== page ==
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UM launches program to ignite research excellence and innovation

$5.25 million invested in five cutting-edge projects

March 11, 2024 — 

UM has launched a new program to support groundbreaking, high-risk, high-reward research that will help solve complex challenges at home and around the world.

The Ignite Program will provide $350,000 per year over three years to five research projects that will push the boundaries of knowledge through creativity and innovation.

An initiative of the Office of the Vice-President (Research and International), the Ignite Program is a new internal grant program designed to support bold, forward-thinking research to tackle pressing challenges through interdisciplinary collaboration. The program will foster new partnerships by uniting experts from across disciplines with external partners to identify impactful solutions that will improve the lives of Manitobans and beyond.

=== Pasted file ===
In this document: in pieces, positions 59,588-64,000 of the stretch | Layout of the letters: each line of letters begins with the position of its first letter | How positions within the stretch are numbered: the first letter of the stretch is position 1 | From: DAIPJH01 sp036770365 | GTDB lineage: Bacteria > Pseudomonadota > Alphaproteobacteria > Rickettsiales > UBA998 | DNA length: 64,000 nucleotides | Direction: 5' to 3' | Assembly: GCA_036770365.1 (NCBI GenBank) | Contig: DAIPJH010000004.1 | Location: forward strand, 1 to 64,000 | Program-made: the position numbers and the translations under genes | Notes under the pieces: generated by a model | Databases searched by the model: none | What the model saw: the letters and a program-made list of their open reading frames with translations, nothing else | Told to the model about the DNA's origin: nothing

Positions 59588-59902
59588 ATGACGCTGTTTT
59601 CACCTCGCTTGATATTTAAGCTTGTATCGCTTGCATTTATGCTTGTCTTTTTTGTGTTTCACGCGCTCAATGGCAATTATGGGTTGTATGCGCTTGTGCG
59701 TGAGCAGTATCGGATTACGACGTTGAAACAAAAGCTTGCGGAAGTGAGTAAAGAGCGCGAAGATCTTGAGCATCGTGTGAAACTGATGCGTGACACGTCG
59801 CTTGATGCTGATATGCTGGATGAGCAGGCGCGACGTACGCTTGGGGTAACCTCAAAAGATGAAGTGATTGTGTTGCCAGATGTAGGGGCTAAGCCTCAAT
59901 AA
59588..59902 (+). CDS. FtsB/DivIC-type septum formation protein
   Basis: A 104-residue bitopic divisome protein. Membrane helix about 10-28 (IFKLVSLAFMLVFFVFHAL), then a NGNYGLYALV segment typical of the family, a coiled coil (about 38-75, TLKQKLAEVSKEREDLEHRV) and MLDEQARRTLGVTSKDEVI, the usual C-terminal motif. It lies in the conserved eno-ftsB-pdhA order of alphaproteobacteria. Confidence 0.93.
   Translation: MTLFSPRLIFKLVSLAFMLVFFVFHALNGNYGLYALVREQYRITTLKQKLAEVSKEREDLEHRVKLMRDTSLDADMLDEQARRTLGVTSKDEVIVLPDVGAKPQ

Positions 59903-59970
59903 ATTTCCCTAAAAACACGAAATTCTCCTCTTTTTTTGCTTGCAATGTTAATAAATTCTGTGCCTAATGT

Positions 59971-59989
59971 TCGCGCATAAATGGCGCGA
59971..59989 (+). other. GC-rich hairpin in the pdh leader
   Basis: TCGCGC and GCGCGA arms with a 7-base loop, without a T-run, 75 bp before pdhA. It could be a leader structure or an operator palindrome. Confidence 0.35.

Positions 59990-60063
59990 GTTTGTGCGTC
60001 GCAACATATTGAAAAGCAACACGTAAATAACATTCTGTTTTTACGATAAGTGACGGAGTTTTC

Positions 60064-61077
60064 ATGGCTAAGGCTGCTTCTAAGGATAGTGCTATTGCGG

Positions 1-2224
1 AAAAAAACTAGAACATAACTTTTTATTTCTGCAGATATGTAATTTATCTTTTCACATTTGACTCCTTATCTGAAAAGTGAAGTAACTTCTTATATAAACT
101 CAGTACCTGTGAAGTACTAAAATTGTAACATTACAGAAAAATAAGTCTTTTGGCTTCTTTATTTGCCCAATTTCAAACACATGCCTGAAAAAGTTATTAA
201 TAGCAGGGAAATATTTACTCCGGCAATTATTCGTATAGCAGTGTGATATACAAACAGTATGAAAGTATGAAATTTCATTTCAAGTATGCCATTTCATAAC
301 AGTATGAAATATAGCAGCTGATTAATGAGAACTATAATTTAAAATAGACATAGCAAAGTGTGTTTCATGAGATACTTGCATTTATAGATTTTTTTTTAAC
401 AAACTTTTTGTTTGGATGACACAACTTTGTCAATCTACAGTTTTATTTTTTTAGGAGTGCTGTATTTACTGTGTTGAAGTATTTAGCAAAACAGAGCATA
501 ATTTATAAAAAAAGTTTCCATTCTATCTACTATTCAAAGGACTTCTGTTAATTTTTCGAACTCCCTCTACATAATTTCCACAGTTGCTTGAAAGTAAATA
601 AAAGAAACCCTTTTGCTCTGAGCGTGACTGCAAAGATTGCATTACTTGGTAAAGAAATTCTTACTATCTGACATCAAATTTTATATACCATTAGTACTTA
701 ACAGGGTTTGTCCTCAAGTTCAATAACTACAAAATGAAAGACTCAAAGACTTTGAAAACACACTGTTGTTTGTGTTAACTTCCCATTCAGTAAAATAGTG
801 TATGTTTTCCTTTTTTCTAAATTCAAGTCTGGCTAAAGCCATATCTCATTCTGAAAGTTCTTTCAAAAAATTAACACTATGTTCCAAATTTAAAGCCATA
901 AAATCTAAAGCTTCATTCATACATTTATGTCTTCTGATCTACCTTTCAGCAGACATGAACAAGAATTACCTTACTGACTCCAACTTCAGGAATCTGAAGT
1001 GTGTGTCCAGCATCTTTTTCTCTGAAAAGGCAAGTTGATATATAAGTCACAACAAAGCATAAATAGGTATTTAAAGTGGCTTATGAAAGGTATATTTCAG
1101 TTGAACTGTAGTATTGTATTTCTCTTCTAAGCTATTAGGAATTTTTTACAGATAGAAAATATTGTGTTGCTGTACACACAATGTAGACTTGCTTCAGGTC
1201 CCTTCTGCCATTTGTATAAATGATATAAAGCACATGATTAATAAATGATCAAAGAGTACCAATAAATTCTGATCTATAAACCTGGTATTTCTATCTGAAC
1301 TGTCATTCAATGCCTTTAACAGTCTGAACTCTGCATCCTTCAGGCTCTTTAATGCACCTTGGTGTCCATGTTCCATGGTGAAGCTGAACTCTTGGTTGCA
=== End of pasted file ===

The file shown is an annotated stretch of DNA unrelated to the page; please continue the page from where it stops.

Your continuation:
“The Ignite Program is designed to support bold, forward-thinking research to position UM as a leader on the world stage in key strategic priority areas,” said Mario Pinto, Vice President (Research and International). “This program will ignite research excellence by uniting teams who will then be more competitive in major external grant competitions – all while inspiring the next generation of ambitious research leaders ready to tackle real-world problems.”

Ignite project leaders will establish diverse teams with expertise from at least three faculties, bringing together the strengths and perspectives of various disciplines to undertake bold research exploration. The impacts of these projects will elevate the reputation of UM research and serve as a testament to the value of public scholarship in solving complex issues facing society.

The Ignite Program projects include:

Project: Arctic Community Connectivity for Equity, Sustainability, and Service (ACCESS)

Project Leader: Philip Ferguson, Price Faculty of Engineering